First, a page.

Video/Audio/Extras:

    Transformations arrives on BLu-ray from Kino in AVC encoded 1080p high definition in the film’s proper theatrical aspect ratio of 1.85.1 and it’s quite an improvement over anything you might have seen on home video in the past for this title (it doesn’t appear to have received a DVD release but it did hit VHS years ago). Detail is nice and strong and color reproduction is excellent. Skin tones look great and there’s nice texture and depth throughout the film. Some minor print damage pops up here and there but it’s definitely minor, just small specks never big gouges or scratches.

    The only audio option available is a DTS-HD 2.0 Mono track in English, there are no subtitles or dubbed options present. The dialogue is clean and easy to follow and the levels are nicely balanced meaning that you’ll have no trouble understanding the performers underneath the score and sound effects. You’ll notice better depth and stronger clarity here compared to the previous release.

    Extras start off with an audio commentary featuring director Jay Kamen moderated by Bill Olsen. Here Kamen talks about how he met Charles Band and got involved in this particular film. He talks about his thoughts on the script, the effects work featured in the picture, shooting the movie in Italy and how he did and sometimes did not get along with local crew, the various cast members that were involved in the shoot and how bankruptcy proceedings wreaked havoc with the production after principal photography had wrapped.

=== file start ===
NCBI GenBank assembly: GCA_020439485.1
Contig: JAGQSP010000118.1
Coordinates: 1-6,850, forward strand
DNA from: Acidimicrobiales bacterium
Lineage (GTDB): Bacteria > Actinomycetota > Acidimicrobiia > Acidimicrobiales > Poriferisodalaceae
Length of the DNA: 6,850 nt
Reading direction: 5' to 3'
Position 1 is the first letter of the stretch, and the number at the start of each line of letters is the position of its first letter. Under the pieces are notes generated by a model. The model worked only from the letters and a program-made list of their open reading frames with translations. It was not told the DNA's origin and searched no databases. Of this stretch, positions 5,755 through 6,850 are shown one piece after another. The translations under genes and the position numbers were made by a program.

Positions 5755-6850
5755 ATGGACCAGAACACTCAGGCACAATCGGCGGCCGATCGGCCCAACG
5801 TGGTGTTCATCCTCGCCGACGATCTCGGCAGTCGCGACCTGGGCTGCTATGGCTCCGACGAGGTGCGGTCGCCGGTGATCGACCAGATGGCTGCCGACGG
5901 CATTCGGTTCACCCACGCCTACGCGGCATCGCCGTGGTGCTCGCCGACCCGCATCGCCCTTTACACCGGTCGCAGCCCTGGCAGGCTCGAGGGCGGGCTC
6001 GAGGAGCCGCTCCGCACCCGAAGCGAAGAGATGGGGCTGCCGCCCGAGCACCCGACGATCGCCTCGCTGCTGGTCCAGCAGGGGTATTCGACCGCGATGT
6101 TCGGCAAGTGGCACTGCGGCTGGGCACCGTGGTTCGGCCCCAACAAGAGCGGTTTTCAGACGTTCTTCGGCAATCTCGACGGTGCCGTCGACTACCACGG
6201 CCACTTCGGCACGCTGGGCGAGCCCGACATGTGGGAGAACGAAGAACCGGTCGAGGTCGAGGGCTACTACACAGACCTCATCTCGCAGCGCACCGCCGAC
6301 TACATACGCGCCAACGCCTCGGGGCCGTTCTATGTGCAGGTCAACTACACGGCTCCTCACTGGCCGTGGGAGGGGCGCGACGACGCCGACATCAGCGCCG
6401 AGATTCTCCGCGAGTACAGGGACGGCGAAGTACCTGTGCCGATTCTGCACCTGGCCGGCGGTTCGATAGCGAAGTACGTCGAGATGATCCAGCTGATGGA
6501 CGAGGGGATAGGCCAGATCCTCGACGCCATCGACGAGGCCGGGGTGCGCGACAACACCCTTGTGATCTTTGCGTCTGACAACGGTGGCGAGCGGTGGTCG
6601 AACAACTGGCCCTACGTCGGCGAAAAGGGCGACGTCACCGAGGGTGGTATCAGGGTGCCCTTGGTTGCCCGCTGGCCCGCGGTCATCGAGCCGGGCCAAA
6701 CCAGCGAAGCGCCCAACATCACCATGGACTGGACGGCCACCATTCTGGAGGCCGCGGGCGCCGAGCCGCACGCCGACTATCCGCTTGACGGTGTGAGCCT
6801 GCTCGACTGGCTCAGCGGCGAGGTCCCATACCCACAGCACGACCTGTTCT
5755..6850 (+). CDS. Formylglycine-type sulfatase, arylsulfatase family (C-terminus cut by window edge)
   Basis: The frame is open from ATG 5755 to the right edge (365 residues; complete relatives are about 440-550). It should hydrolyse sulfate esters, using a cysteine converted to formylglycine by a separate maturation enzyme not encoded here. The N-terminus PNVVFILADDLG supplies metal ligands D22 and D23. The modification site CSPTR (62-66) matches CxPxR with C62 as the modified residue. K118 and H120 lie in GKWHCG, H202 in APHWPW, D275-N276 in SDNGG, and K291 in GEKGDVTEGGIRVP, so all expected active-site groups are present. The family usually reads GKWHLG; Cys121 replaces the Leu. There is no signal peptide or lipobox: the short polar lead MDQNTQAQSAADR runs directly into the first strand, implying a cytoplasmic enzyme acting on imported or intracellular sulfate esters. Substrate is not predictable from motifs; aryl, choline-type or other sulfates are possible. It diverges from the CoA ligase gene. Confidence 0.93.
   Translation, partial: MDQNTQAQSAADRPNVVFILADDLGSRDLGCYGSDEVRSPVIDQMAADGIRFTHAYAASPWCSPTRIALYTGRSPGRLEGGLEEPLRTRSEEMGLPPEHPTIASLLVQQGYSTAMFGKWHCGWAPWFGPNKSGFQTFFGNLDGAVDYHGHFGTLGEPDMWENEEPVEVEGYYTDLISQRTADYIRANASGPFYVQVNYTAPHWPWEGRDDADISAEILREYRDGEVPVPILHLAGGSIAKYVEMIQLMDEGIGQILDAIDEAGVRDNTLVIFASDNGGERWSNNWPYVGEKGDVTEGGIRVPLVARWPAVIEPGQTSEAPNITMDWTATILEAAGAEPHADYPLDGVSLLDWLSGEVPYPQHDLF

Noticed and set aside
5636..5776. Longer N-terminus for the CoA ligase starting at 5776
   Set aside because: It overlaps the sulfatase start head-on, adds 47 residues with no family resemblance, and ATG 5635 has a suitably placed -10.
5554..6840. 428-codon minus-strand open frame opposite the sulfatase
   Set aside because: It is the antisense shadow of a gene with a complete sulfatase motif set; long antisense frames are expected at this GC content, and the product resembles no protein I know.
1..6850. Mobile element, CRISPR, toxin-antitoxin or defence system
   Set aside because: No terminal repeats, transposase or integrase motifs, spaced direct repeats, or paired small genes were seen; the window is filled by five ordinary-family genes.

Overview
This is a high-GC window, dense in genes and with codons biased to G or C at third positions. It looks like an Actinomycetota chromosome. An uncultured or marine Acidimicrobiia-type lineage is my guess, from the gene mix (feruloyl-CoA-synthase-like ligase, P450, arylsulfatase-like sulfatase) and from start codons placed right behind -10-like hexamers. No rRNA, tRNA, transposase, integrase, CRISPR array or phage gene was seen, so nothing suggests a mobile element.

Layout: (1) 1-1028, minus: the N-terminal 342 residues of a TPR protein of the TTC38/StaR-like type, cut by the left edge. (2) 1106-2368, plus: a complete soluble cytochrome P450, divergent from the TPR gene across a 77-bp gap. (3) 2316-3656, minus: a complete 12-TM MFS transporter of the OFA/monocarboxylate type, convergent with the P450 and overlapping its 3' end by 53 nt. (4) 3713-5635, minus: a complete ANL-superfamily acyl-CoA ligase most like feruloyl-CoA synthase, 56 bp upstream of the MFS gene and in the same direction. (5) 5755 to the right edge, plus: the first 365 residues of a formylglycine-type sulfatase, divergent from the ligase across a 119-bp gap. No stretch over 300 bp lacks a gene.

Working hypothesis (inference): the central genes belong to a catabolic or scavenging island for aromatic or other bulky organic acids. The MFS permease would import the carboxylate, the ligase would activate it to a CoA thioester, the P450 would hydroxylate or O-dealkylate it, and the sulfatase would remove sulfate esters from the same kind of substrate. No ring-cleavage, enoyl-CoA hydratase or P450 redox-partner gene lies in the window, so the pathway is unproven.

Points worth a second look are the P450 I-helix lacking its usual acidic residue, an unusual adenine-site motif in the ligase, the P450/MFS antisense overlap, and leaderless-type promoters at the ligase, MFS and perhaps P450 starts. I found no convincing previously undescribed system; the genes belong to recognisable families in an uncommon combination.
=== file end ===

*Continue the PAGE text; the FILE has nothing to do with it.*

Kamen pops up again in a ten minute video interview that retells some of the same anecdotes and stories covered in his commentary, albeit in a much more concise form. The still beautiful Lisa Langlois also shows up on camera for an interview that runs just over ten minutes. She shares her thoughts on the feature, her co-stars and what it was like for her being in Italy for the shoot. Static menus and chapter selection round out the extras, and we get some nice reversible cover art included here as well.

    The Final Word:

    Transformations was an unlikely candidate for a Blu-ray release, let alone one with a decent selection of extras, but here it is in all its high definition glory. It’s an imperfect film that wears its low budget on its sleeve, but it’s sleazy and weird enough to work in its own goofy way. This was a pretty entertaining time killer and the Blu-ray offers it up in very nice quality.

    Click on the images below for full sized Blu-ray screen caps!





















    Comments 1 Comment
    1. Jason C's Avatar
      Jason C -
      I hated Rex Smith is this film. He comes off as a real dick. The interview with Jay Kamen made this disc for me. He had some good stories about the horrors of no budget film-making. And he wasn't shy about talking about what a primadonna Rex Smith was. Lisa was interesting as well.

      The sex is so good in this film that the participants are blind to puss oozing out of their partner. Funny stuff.